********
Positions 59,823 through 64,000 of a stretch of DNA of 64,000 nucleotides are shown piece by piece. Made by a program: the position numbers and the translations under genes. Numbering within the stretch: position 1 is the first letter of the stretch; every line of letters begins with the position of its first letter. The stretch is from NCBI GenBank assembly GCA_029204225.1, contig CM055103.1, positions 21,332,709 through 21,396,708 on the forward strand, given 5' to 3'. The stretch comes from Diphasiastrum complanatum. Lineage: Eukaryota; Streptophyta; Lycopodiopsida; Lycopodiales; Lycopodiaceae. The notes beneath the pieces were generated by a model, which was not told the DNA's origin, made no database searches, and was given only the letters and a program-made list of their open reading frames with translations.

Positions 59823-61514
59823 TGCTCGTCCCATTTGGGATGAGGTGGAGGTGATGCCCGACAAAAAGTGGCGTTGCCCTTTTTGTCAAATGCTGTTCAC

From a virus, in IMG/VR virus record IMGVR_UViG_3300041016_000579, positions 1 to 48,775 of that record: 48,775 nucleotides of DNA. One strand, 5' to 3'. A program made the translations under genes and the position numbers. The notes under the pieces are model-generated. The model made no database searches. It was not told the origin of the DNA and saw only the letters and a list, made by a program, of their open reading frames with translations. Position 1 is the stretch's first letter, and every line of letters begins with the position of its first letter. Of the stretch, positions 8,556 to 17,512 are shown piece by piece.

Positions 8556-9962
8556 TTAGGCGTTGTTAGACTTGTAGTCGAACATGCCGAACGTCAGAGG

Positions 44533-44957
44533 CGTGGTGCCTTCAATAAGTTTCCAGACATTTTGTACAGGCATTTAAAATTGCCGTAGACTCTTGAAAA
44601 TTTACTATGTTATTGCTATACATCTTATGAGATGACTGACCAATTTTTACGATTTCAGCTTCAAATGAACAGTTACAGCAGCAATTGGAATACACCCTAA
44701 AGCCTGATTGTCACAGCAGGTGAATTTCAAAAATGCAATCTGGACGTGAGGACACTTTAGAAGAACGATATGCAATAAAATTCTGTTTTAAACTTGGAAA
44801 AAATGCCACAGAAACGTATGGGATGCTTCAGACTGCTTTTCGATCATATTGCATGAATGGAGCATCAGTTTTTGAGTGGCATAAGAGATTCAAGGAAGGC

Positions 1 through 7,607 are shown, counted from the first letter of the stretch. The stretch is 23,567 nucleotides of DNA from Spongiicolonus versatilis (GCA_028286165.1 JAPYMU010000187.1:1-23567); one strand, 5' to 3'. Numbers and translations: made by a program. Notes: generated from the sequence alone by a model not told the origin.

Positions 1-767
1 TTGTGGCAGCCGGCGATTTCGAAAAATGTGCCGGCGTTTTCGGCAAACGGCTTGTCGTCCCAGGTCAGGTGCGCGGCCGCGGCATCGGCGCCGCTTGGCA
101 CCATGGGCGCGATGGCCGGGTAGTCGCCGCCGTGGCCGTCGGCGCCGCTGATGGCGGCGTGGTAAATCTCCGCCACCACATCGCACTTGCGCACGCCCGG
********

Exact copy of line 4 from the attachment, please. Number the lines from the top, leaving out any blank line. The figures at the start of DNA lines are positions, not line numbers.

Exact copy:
From a virus, in IMG/VR virus record IMGVR_UViG_3300041016_000579, positions 1 to 48,775 of that record: 48,775 nucleotides of DNA. One strand, 5' to 3'. A program made the translations under genes and the position numbers. The notes under the pieces are model-generated. The model made no database searches. It was not told the origin of the DNA and saw only the letters and a list, made by a program, of their open reading frames with translations. Position 1 is the stretch's first letter, and every line of letters begins with the position of its first letter. Of the stretch, positions 8,556 to 17,512 are shown piece by piece.